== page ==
Revolutionary Hyperloop moving fast beyond planning to practical

By Alec Hogg

Something revolutionary with a South African connection happened this week in Andhra Pradesh province (pop: 50m) when India’s 7th biggest State government signed an agreement to build the developing world’s first Hyperloop.

Described as a cross between a train and a plane by its champion, Pretoria old boy Elon Musk, the Hyperloop shoots passenger-carrying pods at high speed through a low friction tube. Last week Musk said he took his SpaceX/Tesla Hyperloop pod “for a spin – got up to 355km/h…maybe get past 500km/h next month with a few tweaks…”

India’s first Hyperloop expects to reduce a 35km commute between the city centres of Amravati and Vijay from an hour to just six minutes, with pods dispatched every 20 seconds. This is the third big non-US deal secured by Hyperloop Transportation Technologies (HTT), one of a number of companies in the mushrooming sector.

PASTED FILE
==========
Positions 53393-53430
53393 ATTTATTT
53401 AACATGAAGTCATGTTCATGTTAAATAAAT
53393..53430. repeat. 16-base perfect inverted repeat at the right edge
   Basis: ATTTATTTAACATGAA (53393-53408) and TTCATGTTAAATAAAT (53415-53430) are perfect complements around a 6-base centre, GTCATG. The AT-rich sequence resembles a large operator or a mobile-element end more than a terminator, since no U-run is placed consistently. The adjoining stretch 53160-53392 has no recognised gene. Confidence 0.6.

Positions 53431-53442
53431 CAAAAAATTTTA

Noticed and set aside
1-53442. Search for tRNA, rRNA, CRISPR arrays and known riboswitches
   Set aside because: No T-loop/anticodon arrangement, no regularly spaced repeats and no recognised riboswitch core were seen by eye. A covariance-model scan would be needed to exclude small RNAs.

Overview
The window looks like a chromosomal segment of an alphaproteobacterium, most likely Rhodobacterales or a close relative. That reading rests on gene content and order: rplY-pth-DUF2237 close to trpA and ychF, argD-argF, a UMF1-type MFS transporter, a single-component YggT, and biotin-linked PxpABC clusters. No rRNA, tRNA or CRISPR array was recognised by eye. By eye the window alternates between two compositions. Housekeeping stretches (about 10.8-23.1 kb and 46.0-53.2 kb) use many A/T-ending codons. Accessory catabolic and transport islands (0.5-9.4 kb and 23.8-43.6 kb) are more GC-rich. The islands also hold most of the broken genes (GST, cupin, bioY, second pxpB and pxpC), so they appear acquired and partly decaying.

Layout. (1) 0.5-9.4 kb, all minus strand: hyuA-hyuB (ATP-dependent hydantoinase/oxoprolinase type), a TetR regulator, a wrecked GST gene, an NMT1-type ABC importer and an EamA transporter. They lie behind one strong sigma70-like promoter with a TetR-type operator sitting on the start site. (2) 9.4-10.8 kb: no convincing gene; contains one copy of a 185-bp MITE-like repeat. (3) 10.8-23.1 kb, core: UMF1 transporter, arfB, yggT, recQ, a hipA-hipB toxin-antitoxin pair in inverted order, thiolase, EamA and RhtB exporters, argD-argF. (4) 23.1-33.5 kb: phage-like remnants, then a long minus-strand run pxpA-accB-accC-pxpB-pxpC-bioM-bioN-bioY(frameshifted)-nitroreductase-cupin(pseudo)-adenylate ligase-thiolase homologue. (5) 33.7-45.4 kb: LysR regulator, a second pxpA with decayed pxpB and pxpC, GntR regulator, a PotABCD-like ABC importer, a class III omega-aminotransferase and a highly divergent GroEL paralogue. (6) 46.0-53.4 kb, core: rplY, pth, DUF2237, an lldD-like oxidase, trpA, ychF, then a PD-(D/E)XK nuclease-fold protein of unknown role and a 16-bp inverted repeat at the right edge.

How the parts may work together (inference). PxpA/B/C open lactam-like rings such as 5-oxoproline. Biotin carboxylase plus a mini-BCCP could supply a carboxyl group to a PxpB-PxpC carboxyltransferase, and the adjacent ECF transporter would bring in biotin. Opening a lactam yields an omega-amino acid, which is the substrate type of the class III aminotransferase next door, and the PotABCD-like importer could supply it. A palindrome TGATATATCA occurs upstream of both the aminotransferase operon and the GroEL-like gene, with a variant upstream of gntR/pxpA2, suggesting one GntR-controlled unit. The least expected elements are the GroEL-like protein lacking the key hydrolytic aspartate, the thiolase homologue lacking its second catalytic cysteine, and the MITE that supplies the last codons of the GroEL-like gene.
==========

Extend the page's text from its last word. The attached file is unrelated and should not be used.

A couple months back I was treated to an inside track over lunch with a top exec at one of HTT’s competitors. It was strictly off the record. But suffice to say he’s racking up more air miles than an Airbus pilot as progressive governments scramble to get to the front of the Hyperloop queue. And no, the Zuma Administration was not among them.

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